I leave the stairs and step out into a room full of sweat and sound. People are everywhere, in boxing rings, pounding at bags, and there are two guys right in front of me mixing it up in some freaky looking cage.

“Yo!” booms a male voice.

The whole place goes silent.

The two guys in the cage stop their crazy wrestling-boxing thing and glance over. Their stare is intense, and I take a step backwards, reaching for the door to the stairwell. Then both men are popping out gum guards and giving me a wave, and I realise it’s the two guys from last night.

“Hey Justine,” says the older, taller, darker of the two, opening a door to the cage. “Shana is going to be here soon. She’s just sorting out the kids.”

The other guy gives me a nod, before turning his gaze on the rest of the crew. The older man’s eyes follow and he barks, “Back to work,” and all those eyes swivel away from me.

Air rushes out of my lungs in relief.

The younger guy takes a couple steps forward and raises a hand. “Dax. The one sleeping upstairs.”

I nod.

“Wonga,” says the older one. “Shana and I own this dojo, and Dax manages the place when we’re not here.” Then he turns to Dax, “Take a breather. I’m going to go hustle the slackers.”

Dax nods, before returning his gaze to me. Rubbing the back of his neck, he says, “Need anything?”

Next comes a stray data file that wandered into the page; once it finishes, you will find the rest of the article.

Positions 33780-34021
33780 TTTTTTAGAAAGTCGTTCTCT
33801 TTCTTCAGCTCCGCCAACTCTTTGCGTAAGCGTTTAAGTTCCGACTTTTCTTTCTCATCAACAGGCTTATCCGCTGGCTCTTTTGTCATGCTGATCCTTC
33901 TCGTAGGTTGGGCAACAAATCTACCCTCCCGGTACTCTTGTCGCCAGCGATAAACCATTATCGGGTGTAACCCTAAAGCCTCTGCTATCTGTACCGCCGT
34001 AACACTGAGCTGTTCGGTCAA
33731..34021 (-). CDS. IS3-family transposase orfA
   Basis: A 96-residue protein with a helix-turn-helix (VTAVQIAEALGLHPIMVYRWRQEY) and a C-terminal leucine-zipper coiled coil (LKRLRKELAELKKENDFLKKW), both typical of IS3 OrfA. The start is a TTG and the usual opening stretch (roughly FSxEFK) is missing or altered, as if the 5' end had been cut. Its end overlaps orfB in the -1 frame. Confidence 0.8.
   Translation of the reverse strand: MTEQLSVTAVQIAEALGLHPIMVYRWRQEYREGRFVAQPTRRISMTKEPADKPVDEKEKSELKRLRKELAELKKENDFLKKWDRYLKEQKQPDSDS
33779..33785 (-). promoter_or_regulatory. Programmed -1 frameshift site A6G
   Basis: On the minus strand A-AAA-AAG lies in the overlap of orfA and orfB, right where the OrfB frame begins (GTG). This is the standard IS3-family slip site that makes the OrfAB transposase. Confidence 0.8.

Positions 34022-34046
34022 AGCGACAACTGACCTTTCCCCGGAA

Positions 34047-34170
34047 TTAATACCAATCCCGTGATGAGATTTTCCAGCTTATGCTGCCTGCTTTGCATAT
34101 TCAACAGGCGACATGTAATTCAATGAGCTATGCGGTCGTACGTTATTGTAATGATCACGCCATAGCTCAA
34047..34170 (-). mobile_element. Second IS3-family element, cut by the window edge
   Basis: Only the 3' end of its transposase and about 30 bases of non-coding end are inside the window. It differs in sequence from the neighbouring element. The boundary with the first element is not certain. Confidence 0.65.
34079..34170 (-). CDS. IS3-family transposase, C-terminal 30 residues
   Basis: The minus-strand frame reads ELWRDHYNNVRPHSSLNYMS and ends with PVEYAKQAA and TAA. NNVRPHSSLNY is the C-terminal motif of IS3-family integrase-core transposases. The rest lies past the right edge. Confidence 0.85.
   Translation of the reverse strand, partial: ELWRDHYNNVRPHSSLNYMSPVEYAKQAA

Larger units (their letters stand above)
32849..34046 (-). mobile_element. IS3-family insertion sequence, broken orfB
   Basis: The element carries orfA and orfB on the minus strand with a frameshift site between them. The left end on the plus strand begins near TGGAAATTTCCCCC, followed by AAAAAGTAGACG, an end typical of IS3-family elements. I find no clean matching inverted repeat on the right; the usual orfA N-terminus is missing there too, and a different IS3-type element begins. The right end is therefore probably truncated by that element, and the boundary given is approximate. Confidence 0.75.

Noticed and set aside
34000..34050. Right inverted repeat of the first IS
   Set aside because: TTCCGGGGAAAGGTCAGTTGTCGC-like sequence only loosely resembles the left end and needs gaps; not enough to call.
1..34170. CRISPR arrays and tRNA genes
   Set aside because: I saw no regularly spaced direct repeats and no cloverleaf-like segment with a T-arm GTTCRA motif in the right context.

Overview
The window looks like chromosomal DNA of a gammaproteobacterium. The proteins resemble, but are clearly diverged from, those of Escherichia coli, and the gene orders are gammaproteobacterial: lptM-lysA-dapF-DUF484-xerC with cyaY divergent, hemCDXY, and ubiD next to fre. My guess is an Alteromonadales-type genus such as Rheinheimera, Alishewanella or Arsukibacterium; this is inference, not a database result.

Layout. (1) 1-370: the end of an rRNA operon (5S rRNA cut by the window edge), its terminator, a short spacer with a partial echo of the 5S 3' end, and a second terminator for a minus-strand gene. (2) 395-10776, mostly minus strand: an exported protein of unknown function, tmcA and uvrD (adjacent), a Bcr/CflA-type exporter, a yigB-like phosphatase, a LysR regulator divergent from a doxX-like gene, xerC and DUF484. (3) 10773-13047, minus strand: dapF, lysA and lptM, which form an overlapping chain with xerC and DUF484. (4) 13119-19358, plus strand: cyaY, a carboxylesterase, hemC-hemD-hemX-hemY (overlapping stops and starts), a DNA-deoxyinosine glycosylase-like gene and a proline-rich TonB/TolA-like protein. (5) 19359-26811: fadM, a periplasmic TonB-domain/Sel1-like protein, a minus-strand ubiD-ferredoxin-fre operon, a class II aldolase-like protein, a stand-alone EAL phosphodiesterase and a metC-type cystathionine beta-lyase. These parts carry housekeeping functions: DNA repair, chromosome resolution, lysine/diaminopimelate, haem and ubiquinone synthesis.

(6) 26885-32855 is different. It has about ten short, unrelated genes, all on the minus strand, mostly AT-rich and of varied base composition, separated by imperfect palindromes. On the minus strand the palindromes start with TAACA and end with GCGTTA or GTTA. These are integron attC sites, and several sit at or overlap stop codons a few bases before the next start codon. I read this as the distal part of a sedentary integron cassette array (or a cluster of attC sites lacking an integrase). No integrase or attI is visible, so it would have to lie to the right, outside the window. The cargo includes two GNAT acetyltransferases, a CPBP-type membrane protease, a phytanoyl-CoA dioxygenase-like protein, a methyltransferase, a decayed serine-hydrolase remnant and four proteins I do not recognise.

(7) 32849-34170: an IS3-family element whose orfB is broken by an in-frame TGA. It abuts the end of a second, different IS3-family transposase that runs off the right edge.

I shrug, not wanting to admit that being alone had started to feel creepy. Which is probably weird. But, knowing I’ve got to say something, I ask, “What is this place?”

Dax visibly relaxes. The muscles under his vest soften, making him look far less intimidating. He’s a big guy. Looks about my age, maybe a few years older, but with a lot more confidence – as if he knows how to do life right. “This is a dojo, a kind of gym. We train in various fight skills: Karate, Kickboxing, K1, Muay Thai and MMA, mostly. But we also teach self-defence and have some boxers who use the space, too.”

I think of the loaned T-shirt I’ve got on under the white pyjamas. “MMA?”

“Mixed martial arts: kind of like boxing, karate and wrestling all put together.”

“And you do it in that thing?” I point to the cage.

“Yeah,” Dax says.

I study the black chain link of the cage. “I don’t think I’d want to go in there. Too much like being … trapped.”

Dax glances back at it. “I can see why you might feel like that. But for me, it’s a place where I can let go. When I’m in there, I’m focused, thinking of nothing else but my game.”

I blink, taking this in. I’ve never had a space like that. My head is all over the place, full of thoughts and memories and what’s going on and what I’ve got to do. Tazmin used to describe surfing a bit like that. As her time. But I never tried it. No way: too many sharks.

And somehow, with that thought, my mouth is moving before I can stop it, “Do any girls train here?”


Tell us: Dax and Tazmin have sports that give them a break from their everyday worries. Do you have a place or activity or sport that allows you to ‘let go’?